Love thy neighbour and keep the noise down

The new social moralists of the Labour Party are careful to distinguish private conduct from public behaviour
Is new Labour succumbing to an old authoritarian streak? Jack Straw's proposal for curfews to keep children off the street at night have been attacked by the Tories as socialist Big Brother politics and by the Liberal Democrats as ''plain dangerous''. Nor, it has to be said, have they been enthusiastically received by children.

They follow a fast-growing list of proposals from Mr Straw and other Labourites that have aroused the ire and worry of civil libertarians. There was the suggested clampdown on noisy neighbours, the decision no longer to oppose the Prevention of Terrorism Act, the proposal that parents of ''irresponsible'' children should be given compulsory education in parenting and, of course, the Straw speech against "aggressive begging ... and the squeegee merchants."

At the same time there has been something close to a counter-revolution in Labour's attitude to schooling, with David Blunkett leading the attack on the progressive teaching methods championed in the Sixties but still dominant in many British schools. Tough on bad speling; tough on the causes of bad speling.

The great change in Labour was vividly brought home by Michael Cockerell's recent television biography of Roy Jenkins, who defended his record as Labour's reforming Home Secretary when he changed laws on homosexuality, abortion, divorce and censorship.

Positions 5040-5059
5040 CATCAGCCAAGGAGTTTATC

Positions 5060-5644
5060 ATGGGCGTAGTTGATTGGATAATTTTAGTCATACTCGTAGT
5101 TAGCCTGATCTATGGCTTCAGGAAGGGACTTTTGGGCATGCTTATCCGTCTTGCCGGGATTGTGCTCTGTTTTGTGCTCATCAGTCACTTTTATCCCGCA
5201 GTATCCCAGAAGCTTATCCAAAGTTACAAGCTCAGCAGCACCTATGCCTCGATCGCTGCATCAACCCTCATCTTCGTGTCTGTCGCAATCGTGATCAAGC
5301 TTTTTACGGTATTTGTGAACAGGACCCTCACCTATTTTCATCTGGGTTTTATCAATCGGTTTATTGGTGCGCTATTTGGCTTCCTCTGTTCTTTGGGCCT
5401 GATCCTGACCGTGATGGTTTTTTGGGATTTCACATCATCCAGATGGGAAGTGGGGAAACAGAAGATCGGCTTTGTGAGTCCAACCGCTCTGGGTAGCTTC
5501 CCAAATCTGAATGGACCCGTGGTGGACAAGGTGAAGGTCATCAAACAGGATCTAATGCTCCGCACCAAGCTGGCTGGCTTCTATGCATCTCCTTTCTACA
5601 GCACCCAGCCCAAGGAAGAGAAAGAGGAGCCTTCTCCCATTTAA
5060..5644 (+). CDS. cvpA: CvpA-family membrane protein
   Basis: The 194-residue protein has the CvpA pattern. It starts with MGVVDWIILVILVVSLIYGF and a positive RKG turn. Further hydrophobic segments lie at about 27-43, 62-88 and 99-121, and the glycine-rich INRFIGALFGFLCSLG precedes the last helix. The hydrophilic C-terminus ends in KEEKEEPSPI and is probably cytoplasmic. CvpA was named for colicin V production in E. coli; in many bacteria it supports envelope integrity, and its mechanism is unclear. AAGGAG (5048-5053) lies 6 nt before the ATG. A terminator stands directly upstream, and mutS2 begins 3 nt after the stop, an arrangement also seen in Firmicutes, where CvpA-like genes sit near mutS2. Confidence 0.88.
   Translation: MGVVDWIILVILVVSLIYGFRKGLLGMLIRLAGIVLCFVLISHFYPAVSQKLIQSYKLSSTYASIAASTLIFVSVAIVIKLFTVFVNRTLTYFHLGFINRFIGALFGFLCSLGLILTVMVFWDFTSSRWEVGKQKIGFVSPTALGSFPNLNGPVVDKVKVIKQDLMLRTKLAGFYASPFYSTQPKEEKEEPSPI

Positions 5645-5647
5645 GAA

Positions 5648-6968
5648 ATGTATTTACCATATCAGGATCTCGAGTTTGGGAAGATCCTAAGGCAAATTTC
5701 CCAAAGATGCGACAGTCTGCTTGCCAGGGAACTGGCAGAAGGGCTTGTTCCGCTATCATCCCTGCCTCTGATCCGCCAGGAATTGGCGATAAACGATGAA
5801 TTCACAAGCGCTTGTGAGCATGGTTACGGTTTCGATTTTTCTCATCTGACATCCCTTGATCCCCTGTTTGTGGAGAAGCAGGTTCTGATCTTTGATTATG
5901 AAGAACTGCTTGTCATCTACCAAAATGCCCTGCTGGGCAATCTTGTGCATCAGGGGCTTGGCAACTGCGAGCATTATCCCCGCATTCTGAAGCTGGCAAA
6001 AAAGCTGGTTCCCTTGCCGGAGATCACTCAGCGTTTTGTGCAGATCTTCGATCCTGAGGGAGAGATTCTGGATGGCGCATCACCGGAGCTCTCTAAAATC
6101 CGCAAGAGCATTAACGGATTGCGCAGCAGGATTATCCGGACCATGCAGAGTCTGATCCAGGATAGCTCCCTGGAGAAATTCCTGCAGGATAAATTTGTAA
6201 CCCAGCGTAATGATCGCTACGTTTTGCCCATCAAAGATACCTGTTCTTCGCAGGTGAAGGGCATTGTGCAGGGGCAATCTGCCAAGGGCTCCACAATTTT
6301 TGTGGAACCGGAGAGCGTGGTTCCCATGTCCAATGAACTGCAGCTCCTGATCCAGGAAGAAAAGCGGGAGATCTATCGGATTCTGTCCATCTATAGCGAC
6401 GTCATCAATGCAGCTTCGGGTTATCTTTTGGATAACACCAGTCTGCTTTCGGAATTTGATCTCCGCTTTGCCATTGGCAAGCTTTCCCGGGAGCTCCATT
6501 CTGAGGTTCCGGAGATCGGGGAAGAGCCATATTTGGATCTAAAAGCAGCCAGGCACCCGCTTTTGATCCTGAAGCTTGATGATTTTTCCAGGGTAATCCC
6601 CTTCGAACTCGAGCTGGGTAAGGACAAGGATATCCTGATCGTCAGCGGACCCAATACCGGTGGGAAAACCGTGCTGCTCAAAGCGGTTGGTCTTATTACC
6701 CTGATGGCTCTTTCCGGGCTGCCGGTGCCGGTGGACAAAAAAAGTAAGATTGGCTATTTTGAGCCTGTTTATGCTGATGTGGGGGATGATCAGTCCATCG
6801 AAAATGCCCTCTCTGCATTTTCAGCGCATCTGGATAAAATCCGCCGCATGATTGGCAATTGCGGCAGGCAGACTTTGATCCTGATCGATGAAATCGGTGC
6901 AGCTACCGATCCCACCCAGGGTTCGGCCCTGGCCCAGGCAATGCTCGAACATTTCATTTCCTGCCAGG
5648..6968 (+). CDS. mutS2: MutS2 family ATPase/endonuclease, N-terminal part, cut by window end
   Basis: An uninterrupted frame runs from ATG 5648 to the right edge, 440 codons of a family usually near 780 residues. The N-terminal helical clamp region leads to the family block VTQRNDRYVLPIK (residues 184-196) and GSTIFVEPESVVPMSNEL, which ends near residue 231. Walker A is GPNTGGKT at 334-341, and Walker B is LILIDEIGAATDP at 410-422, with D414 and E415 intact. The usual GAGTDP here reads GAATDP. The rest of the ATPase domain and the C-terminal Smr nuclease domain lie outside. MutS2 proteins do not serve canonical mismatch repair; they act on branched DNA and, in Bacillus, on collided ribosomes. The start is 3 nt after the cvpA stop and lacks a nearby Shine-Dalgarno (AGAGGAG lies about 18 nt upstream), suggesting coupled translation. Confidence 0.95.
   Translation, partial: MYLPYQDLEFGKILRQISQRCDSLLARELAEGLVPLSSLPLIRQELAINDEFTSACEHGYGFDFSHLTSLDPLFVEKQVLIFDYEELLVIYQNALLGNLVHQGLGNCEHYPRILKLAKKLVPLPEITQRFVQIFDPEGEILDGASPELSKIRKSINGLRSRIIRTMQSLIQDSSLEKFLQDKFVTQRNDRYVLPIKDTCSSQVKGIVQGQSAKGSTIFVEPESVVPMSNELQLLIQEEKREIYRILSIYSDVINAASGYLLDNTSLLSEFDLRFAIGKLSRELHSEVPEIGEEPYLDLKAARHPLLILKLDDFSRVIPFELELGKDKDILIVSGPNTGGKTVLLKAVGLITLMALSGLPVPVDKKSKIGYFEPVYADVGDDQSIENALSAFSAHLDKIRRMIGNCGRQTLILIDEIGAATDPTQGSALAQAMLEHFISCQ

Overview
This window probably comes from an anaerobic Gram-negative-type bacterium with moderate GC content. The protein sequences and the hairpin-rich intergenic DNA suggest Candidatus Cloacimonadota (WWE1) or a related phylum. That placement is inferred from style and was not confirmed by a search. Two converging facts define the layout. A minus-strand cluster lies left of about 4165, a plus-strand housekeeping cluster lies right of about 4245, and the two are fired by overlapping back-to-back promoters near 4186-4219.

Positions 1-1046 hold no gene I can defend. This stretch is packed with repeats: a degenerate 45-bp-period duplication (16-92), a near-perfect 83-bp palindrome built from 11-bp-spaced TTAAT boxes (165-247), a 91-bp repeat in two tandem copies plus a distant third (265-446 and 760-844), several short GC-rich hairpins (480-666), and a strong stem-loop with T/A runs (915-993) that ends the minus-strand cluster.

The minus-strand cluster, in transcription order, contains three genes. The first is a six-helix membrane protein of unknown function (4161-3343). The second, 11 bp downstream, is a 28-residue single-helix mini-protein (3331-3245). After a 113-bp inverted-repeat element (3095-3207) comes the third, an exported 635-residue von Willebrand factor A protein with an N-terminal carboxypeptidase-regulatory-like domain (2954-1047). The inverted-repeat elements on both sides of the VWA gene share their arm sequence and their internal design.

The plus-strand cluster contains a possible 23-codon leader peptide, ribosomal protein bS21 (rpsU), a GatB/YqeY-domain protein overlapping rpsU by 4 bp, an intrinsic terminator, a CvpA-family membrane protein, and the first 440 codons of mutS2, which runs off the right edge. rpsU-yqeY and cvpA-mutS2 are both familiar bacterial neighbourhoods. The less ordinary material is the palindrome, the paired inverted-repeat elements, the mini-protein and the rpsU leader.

Mr Jenkins said: ''I was trying to make Britain a more liberal and open society because I thought we lived in a repressive climate ... If you want to stop people doing something which they enjoy doing, which they believe is within their liberty of action, then you've got to have an overwhelming social case ... if you're going to stop them, you shouldn't do it out of prejudice or out of habit, but only because you can show that a definite social evil results.''

After 17 years of government by Tories who blamed Mr Jenkins for the permissive society, not one of his great reforms has been reversed. Yet it is almost impossible to imagine a leading politician today expressing himself with such breezily self-confident libertarianism.

Certainly, it has become inconceivable that a Labour government of the late Nineties would embark on liberalising measures of the scale of Mr Wilson's 1964-70 governments. What, anyway, would that mean? Legalising soft drugs, at the very least. Outlawing discrimination against homosexuals in the armed services? Offering the same financial and legal protection for gay marriages as for ordinary ones? Those might be among the measures a latter-day Roy Jenkins figure would tackle. But there isn't one, and Sixties' liberation politics are deeply unfashionable.

Labour today is part of a new mood of mild conservatism in social policy that is sweeping the West. There are risks in it; by ditching libertarianism, new Labour is surrendering a certain excitement and exuberance. It is giving up on the chance to be hip.

One might object that no party led by Tony Blair (despite his youthful rock-star ambitions) or Gordon Brown, Robin Cook, Harriet Harman and so on, could ever be entirely hip. But that is too personal a response. It is on the level of the attacks Straw has taken, such as the story that, aged 11, he told off the local ice-cream man for sounding his chimes after 7pm.